The press release kicker: CARB Chairman Mary D. Nichols reasoned that “These new studies underscore the need to eliminate the threat [of dust] from California’s air.” The only threat that has been demonstrated is Nichols’s anxiousness and determination to burden us with more rules and regulations.

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1The fault lies with we statisticians, and begins in the classroom.

12 thoughts on “CARB Misinterprets Statistics, Calls For Elimination Of Dust Leave a comment

  1. If you can’t teach’m (“beat’m”) then join’m (push them along their self-chosen fantasy path to some ridiculous conclusion that makes their idiocy apparent to all).

    Here, wholly endorse CARB’s efforts at reducing fine particulate matter (“dust”) and note that since much of that is imported from China that what’s clearly necessary is a team of diplomats to visit China to persuade them to get the Gobi Desert to expatriating their dust into California without permission. Local littering ordnances should suffice for collecting due payments….and since China is so flush with US cash they’ll have not problem paying.

    Also, as not only is much of California’s dust from China/Gobi — that same dust affects health, precipitation (an estimated reservoir of water each year from precipitation lost by weather-induced effects), and, climate is [of course] disrupted adversely [is there any other way?]:

    http://www.inthesetimes.com/article/2849/ : “A new Chinese export has been spreading quietly across Asia and the United States: dust. … Violent sandstorms from China’s expanding deserts have been battering numerous Chinese cities, and now their mustard-colored dust has begun reaching South Korea, Japan and the west coast of North America. … “People dusting off their cars in California or Calgary often don’t realize the sand has come all the way from China,” says Lester Brown, president of the Earth Policy Institute (EPI) in Washington D.C., who was in Beijing recently. “There is a dustbowl developing in China that represents the largest conversion of productive land to desert of any place in the world … and it’s affecting the world.””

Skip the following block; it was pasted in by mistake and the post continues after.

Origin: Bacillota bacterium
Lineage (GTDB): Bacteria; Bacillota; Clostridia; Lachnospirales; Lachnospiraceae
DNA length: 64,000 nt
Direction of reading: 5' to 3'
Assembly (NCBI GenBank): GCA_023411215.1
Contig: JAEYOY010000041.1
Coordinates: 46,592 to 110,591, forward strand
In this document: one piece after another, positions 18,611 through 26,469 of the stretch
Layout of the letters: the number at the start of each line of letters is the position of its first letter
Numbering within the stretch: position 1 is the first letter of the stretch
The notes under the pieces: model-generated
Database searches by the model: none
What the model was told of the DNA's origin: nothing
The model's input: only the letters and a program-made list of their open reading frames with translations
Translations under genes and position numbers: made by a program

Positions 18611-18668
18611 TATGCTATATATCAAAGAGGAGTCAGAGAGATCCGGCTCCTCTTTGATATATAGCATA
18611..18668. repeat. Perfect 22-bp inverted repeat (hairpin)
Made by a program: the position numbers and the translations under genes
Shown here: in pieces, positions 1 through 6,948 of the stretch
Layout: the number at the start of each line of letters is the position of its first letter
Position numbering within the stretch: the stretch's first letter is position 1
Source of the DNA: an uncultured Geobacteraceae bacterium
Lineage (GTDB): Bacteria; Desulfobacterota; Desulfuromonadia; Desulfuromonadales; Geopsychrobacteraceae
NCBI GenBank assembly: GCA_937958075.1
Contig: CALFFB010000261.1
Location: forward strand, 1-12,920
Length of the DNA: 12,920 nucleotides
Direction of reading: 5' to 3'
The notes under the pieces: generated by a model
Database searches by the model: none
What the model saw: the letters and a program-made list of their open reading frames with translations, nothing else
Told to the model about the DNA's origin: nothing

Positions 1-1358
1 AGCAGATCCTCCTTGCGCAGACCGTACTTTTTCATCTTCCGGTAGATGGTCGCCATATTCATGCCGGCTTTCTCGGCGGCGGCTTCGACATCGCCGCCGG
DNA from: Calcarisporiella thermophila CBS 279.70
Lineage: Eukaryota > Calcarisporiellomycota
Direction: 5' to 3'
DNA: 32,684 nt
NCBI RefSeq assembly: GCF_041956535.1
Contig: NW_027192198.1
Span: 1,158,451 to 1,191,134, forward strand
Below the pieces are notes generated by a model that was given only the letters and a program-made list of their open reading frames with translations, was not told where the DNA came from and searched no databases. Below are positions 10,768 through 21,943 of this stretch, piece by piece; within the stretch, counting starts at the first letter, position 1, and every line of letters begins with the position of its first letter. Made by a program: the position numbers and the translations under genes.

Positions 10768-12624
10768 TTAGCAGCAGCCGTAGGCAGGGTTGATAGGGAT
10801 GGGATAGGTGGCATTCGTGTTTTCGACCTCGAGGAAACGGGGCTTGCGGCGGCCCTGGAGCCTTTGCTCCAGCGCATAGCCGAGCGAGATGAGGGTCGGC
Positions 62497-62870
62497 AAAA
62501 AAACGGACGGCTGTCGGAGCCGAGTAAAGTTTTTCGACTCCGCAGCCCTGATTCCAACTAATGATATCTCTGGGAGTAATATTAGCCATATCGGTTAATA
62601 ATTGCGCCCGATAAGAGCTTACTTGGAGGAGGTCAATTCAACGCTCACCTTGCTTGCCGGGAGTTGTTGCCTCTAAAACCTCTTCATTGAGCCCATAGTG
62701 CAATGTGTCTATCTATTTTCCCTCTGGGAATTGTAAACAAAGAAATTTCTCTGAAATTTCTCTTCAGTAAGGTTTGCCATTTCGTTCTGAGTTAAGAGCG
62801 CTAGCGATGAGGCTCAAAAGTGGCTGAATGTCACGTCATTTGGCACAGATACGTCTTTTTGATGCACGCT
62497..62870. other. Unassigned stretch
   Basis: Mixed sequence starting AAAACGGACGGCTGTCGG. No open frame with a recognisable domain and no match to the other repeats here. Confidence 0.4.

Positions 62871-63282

AND: http://discovermagazine.com/2005/mar/cover

    http://www.paloaltoonline.com/news/show_story.php?id=11731&e=y

    http://articles.sfgate.com/2002-03-28/news/17535644_1_dust-storm-air-pollution-sandstorm

    http://www.usatoday.com/weather/news/2001/2001-04-18-asiandust.htm

  2. There is nothing new about bureaucrats faking the statistics. It’s commonly called lieing. However, as one of the people who worked on the EPA report on second hand smoke said, it’s rotten science but it’s for a good cause. Lieing for a good cause is ok. It’ like Dan Rather’s fake but accurate memos. No need fact check because it was for a good cause.

  3. Dang it! Taking the fun out of living in a dust bowl. Is nothing sacred? Always thought playing in dust was more fun than splashing around in mud. Just goes to show I was wrong again. Should of listened to my wife.

    Does this mean CA will have to “fix” those huge sections of desert freeways prone to seasonal dust storms? Maybe by enclosing those miles upon miles of multi-lane bliss inside some type of extended tunnel? Wow! Can I bid on that job? Will the CARB fund the project? You say I’m unqualified? Oh, yeah. Wrong gender and race. Sorry, for a moment I forgot.

  4. Matt,
    Do you think the CARB people you presented to actually understood that their approval, if that’s what it was, was of a study which had the same problems as the others which they had approved? From which it might follow that they cannot disapprove this one for those reasons without acquiring some obligation to recall all the other equivalently flawed studies? And what about the regulations based on those known to be flawed studies?

    Are there no conscious citizens out there?

  5. I was going to make a joke about fining people with dandruff then I thought, “This is California where jokes become legislation” so I didn’t.

  6. An excellent, and devastating, critique for a deserving target, well done. This is what good investigative blogging is all about – proving the authorities’ ineptitude with solid logic. They should pay you handsomely for this service.

    When you said “At the least, these criticisms call for additional study before any decisions are
    made regarding PM2:5 inhalation and mortality.”, I might have called for better statistical analysis of existing data before recommending more study. What we do not need is another study from these guys.